3 gain equalizer hearing aid simulation fact

Thread Starter

Hasan2019

Joined Sep 5, 2019
64
Dear All,

Let me introduce one of my project what I worked through 12 years back with a professor.
Still it need to be more efficient one.

Its a low cost hearing aid amplifier using LM324 as a main Op-amp.

We were trying to apply 3 frequency selecting gain circuits, 1. Bass Control 2. Mid frequency 3. Treble control.
I did apply some model from online for having suitable gain at human sensor range like 2-3KHz.
HA1.PNG

It looks clear, I have been trying

1. Treble and Bass control by frequency selecting gain, considering High, low and mid frequency gain through frequency selector.
2. Tried to boost and buck the gain of the amplifier.
3. Assume all OPAMPS are 741.
4. In mid frequency band the gain should be 17dB to -15dB. According to this design, as audio signal is fed by single input, so all frequency signal from the air will be chosen by selector, must be flat for minimum frequency gain.
5. As far as I remember, 200Hz to 8kHz, we have used signal generator.
6. My tone controls have parts to boost the frequencies and other parts to cut the frequencies. Are there any people with hearing problems that need frequencies cut because their hearing is "too sensitive" to those frequencies?


Take a look in the bode plot here,
HA2.PNG

Not sure the system works properly.
Suggest for meaningful simulation.
 

crutschow

Joined Mar 14, 2008
30,101
Typical age related hearing loss is of the high frequencies so all you should need is perhaps mid and high frequency boost adjustments.
I would think it would be rare that you would need to reduce the response at any frequency.

An LM324 is a rather noisy amp with crossover distortion so not sure how useful it will be as a hearing aid amplifier.
Also I would think you would want a micropower type amp, which the LM324 is not.
 

DickCappels

Joined Aug 21, 2008
8,812
On the other hand, if you are like me, you can no longer hear crossover distortion... You can certainly try this with an LM324 and then switch of a better quality opamp to get higher fidelity and longer battery life if you desire in the future.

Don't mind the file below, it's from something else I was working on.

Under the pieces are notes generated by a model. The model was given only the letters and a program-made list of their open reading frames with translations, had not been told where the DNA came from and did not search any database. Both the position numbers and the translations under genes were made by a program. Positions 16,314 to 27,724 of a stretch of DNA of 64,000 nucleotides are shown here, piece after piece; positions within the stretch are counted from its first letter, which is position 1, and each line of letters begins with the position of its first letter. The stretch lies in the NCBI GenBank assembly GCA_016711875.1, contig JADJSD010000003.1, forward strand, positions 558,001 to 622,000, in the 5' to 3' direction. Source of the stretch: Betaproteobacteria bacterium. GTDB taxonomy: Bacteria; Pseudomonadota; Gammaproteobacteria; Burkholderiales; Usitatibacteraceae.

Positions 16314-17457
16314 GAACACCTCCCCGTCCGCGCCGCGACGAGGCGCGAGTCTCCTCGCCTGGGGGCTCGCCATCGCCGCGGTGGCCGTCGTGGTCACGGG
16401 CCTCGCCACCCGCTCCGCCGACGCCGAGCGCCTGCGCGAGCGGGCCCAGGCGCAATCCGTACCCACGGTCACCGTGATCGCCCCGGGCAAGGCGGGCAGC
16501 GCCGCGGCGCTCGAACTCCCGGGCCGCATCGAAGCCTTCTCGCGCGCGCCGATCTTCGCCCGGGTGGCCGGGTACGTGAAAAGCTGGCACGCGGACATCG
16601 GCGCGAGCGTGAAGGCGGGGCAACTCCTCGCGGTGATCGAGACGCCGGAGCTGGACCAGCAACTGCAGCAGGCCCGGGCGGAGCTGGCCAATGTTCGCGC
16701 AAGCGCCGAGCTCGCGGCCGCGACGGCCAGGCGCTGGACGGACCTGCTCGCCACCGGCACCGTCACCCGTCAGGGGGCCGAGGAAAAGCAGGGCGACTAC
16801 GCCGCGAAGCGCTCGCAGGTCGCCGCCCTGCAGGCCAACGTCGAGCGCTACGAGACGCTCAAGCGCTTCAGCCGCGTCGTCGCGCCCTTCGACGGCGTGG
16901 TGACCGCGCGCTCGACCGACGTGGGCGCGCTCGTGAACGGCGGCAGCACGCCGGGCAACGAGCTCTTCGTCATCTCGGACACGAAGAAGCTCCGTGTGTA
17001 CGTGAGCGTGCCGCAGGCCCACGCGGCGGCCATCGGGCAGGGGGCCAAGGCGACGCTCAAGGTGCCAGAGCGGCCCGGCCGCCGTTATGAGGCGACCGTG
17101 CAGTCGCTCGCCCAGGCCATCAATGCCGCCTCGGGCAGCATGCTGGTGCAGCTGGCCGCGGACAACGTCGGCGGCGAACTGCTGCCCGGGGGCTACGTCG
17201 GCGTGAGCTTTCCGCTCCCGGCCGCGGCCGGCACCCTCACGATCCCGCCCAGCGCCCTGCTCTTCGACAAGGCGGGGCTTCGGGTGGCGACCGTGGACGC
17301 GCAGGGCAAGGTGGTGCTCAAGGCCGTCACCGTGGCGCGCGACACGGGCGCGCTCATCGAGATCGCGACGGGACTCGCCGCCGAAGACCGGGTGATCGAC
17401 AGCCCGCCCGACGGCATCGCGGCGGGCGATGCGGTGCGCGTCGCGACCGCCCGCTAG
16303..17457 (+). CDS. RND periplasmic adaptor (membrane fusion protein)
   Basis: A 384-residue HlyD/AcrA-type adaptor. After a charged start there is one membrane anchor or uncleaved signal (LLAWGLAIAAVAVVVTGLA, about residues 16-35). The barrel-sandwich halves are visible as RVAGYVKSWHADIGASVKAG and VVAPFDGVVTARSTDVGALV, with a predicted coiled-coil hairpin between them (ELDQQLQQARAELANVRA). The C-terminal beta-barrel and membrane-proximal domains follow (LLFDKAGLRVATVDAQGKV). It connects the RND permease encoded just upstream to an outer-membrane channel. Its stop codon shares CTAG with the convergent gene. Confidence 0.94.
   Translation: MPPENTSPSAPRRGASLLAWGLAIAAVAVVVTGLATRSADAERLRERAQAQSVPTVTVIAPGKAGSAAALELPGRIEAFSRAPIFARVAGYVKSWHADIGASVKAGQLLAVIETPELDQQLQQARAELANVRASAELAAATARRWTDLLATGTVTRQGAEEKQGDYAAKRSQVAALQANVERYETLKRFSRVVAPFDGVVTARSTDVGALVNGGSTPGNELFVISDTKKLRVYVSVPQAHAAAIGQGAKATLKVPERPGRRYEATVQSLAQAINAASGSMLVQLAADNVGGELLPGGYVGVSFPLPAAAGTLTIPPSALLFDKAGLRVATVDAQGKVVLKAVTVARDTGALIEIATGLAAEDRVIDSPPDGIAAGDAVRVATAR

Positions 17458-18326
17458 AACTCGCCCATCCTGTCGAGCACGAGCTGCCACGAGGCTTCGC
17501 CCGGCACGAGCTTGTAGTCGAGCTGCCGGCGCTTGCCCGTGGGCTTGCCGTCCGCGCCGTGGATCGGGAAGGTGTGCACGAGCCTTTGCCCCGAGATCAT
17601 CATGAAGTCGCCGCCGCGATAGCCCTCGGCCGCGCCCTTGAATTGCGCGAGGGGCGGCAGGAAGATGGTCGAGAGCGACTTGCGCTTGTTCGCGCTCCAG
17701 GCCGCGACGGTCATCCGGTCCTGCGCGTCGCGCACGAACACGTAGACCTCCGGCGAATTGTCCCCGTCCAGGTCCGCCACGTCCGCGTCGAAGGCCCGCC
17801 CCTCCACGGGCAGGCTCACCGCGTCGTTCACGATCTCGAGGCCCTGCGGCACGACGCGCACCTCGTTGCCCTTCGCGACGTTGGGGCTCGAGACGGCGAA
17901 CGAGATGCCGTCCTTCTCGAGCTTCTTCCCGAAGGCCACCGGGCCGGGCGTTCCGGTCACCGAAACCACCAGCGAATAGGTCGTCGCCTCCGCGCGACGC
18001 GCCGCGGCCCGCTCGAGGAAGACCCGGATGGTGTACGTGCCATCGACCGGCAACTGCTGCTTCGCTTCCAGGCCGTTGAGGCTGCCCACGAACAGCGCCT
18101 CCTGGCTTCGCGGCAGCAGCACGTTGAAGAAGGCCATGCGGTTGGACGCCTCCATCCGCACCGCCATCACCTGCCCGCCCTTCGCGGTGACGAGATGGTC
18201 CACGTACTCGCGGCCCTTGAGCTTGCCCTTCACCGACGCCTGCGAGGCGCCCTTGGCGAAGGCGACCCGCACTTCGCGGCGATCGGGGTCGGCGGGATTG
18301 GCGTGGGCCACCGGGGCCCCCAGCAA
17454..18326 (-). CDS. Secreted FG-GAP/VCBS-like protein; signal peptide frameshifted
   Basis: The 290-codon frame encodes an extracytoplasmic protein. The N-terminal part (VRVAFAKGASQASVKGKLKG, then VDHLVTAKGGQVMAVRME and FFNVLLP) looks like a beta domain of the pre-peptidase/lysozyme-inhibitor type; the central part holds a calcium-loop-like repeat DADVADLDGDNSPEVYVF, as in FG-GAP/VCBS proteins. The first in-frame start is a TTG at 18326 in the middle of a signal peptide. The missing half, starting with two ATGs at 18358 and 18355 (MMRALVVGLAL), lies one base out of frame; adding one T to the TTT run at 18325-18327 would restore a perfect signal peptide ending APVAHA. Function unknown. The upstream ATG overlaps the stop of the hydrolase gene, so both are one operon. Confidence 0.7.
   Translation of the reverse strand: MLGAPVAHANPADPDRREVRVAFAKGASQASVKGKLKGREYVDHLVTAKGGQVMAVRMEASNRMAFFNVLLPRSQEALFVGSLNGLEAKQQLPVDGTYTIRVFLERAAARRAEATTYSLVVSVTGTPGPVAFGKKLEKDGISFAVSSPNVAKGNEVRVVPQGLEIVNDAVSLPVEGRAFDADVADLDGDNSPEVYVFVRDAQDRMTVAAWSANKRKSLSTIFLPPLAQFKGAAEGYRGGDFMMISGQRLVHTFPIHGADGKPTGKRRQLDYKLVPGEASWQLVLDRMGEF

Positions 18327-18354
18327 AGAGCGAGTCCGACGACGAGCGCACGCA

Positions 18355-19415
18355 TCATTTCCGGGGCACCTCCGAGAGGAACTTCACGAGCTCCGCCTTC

Thread Starter

Hasan2019

Joined Sep 5, 2019
64
Typical age related hearing loss is of the high frequencies so all you should need is perhaps mid and high frequency boost adjustments.
I would think it would be rare that you would need to reduce the response at any frequency.

An LM324 is a rather noisy amp with crossover distortion so not sure how useful it will be as a hearing aid amplifier.
Also I would think you would want a micropower type amp, which the LM324 is not.
Perhaps LM324 will give the same result. I had been using breadboard, and got noise for sure. Another problem in this design is large power battery which is not realistic.
 

Thread Starter

Hasan2019

Joined Sep 5, 2019
64
On the other hand, if you are like me, you can no longer hear crossover distortion... You can certainly try this with an LM324 and then switch of a better quality opamp to get higher fidelity and longer battery life if you desire in the future.
Otherwise do you think gain curve is OK?
For high frequency gain do you have any idea that which components are dominating?
 

Thread Starter

Hasan2019

Joined Sep 5, 2019
64
I think it's too flat above 100Hz. And a gain of -228dB looks way too low for practical use.
In addition to the other mistakes already pointed out:


Do you see that U7 and U12 have both supplies fed with +9V?R12 is only 47Ω and placed across the 50kΩ potentiometer, U10 - did you mean it to be 47kΩ?You are using the pot_lin model throughout, but include the parameters Rtap=1k tap=0.5, which have no effect. Did you mean to use tapped potentiometers? (Hint: they are almost impossible to find.)R12 (47Ω)is placed across all the circuit around U7, more or less shorting it all out.The frequency selective circuit around the U10 pot is returned to the non-inverting input of U7, making it a positive feedback loop. Not that that itself stops the stage working, as it's already fatally flawed.You have set the gain of the output stage to 220x, but the 741 only has a gain-bandwidth product of 1MHz, so it will have an HF roll-off commencing about 4kHz.


Lets discuss more about this circuit again.


1. The lower cut of frequency is 48Hz


2. In the Bass control part in U6, when U9=1M is rotate clock wise, C2 gets shorted and maximum bass boost =20log (6.8+6.8/6.8)=6.02 dB.

When U9 rotates anticlockwise then , C3 get shorted and maximum Bass cut=20log (6.8/6.8+6.8)=-6.02dB.

May be this time frequency should be 250Hz.


3. For Treble control circuit, with op-amp U12, maximum boost treble, when U11 rotates clock wise, Gmax= -100k||(470k+10k)/100k||10k=20log(9.15)=19.22dB,

When U11 rotates anticlockwise then, Gmax=-100k||10k/100k||(470k+100k)=20log(0.109)=-19.25dB.

This time for treble cutt off frequency is around 1.6kHz.


4. Let me calculate the mid frequency control circuit later
 
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